If you like this genre, try Trixie Belden. She's easier to relate to, and the books are full of recurring characters with personalities you will fall in love with. (Basically more character-driven, but still with the fun mystery plots.)
I discovered the world of "River Heights" when I was about 14 years old - that was when sets of the books were flying off of the shelves at Sams Club and Costco. I was an avid reader, a self-professed tomboy, and therefore the harrowing adventures that Nancy always found herself in vastly appealed to my independent nature. But as an older, "more mature" adult now, (whoo, 21, that's getting up there!) I have a much deeper appreciation … more
Readers are introduced to an inquisitive, adventurous girl with which any inquisitive, armchair adventuress can identify. The series liberates the minds of girls especially who are ready to break out of the stereotypes they have been taught so fare. Solving puzzles, even those in the most obscure settings, comes naturally to the inquisitive, so Nancy Drew fits right into the imagination. By today's standards, Nancy and … more
I honestly didn't even like these books as a child. But then again, I still don't have any kind of affection for the mystery genre. This was likely my only issue with this series of books, but I haven't reread them, so I can't say for sure.
Nancy Drew is a fictional young amateur detective in various mystery series for children and teens. Created by Edward Stratemeyer, founder of the Stratemeyer Syndicate book packaging firm, the character first appeared in 1930. The books have been ghostwritten by a number of authors and are published under the collective pseudonym Carolyn Keene.
Over the decades the character has evolved in response to changes in American culture and tastes. The books were extensively revised, beginning in 1959, largely to eliminate racist stereotypes, with arguable success. Many scholars agree that in the revision process, the heroine's original, outspoken character was toned down and made more docile, conventional, and demure. In the 1980s a new series was created, the Nancy Drew Files, which featured an older and more professional Nancy as well as romantic plots. In 2004 the original Nancy Drew Mystery Stories series, begun in 1930, was ended and a new series, Girl Detective, was launched, with an updated version of the character who drives a hybrid electric vehicle and uses a cell phone. Illustrations of the character have also evolved over time, from portrayals of a fearless, active young woman to a fearful or passive one.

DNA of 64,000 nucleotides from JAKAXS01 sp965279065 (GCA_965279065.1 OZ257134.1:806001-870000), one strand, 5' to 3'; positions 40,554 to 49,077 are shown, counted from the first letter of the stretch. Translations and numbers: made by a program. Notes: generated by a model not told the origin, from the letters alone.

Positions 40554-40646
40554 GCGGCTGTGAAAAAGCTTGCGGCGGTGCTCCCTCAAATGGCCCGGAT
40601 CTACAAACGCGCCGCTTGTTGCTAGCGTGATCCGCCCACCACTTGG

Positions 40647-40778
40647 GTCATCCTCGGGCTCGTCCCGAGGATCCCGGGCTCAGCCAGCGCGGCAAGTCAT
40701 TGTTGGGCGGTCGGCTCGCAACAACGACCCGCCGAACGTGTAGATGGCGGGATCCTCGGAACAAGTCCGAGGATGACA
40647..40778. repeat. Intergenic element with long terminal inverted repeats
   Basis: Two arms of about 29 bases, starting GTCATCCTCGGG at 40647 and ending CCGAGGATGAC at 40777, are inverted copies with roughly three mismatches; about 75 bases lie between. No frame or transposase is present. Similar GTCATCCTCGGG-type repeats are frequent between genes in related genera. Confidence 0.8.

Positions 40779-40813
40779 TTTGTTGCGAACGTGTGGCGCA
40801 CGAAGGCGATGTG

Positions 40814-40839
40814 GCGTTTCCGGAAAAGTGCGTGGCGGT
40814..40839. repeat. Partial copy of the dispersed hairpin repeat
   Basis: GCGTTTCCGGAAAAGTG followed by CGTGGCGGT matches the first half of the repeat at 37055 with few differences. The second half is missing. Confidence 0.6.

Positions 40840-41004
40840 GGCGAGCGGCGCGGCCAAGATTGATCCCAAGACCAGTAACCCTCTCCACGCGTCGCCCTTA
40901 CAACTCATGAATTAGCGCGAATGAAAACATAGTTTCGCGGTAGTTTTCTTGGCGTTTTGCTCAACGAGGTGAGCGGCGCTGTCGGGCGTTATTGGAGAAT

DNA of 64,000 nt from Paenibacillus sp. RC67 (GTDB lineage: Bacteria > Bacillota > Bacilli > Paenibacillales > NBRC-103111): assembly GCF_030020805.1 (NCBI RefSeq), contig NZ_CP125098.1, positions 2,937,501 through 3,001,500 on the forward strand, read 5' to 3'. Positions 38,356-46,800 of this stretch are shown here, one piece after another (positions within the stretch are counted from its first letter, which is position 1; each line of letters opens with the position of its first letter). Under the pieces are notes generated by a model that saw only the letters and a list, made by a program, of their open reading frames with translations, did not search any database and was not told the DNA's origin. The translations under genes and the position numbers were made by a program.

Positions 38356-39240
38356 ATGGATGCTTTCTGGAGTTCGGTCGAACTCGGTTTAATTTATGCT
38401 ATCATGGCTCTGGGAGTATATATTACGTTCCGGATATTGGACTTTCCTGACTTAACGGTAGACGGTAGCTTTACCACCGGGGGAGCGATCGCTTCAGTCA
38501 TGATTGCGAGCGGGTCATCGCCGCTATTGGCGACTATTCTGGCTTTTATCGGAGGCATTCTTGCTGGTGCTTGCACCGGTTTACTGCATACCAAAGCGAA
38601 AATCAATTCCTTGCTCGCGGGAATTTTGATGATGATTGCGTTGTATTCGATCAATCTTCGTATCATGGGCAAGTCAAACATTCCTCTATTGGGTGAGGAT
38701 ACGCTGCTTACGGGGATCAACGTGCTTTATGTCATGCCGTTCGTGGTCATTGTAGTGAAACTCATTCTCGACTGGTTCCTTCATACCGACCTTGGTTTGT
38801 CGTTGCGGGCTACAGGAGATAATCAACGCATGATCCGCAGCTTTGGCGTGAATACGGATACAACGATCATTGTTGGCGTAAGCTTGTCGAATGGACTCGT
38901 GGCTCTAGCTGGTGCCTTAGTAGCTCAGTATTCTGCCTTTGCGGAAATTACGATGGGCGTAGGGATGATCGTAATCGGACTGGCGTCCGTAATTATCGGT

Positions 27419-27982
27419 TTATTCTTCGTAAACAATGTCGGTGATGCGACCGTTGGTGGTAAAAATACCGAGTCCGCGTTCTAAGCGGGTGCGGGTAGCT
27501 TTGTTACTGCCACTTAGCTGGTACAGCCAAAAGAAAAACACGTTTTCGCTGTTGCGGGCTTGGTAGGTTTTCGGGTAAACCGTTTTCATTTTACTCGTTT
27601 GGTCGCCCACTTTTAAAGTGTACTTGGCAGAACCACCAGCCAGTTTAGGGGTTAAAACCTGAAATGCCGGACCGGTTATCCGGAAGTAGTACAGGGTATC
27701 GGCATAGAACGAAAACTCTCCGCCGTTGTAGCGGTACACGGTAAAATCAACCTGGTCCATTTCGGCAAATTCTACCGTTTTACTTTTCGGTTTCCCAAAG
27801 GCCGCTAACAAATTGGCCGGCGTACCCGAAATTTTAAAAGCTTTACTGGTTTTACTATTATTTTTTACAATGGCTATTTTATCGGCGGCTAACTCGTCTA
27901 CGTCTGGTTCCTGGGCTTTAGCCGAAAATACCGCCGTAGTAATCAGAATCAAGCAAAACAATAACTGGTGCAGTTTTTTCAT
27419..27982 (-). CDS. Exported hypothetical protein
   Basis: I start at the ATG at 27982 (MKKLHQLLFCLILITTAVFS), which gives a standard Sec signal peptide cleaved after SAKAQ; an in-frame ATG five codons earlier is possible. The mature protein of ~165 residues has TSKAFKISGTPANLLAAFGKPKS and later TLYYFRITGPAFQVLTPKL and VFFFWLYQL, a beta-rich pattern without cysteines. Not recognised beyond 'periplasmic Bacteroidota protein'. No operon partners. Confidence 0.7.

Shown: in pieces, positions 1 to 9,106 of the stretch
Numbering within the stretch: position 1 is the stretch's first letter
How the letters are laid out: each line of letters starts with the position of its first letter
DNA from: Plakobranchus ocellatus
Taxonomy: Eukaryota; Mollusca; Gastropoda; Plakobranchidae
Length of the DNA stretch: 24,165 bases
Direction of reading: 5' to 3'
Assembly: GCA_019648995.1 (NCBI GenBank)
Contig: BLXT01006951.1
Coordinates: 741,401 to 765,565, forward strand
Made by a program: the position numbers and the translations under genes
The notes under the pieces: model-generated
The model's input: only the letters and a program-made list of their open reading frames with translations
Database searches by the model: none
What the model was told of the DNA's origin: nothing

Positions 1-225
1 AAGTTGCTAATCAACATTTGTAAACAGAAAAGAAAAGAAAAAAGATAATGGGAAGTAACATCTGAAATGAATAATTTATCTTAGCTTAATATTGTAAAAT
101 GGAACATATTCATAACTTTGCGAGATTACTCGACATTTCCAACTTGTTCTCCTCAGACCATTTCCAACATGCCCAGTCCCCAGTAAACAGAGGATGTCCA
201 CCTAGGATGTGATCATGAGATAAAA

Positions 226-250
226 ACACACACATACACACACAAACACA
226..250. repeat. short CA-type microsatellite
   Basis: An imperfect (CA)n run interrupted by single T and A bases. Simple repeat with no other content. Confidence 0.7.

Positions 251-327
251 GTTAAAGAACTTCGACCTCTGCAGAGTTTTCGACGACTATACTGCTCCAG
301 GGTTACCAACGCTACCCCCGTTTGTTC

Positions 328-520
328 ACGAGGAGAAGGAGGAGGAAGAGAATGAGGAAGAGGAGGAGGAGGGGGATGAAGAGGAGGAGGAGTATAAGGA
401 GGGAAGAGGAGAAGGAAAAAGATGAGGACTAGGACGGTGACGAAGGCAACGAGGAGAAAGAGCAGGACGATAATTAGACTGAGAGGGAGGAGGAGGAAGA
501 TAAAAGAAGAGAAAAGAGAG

Through all these changes, the character has proved continuously popular worldwide: at least 80 million copies of the books have been sold, and the books have been translated into over two dozen languages. Nancy Drew has featured in five films, two television ...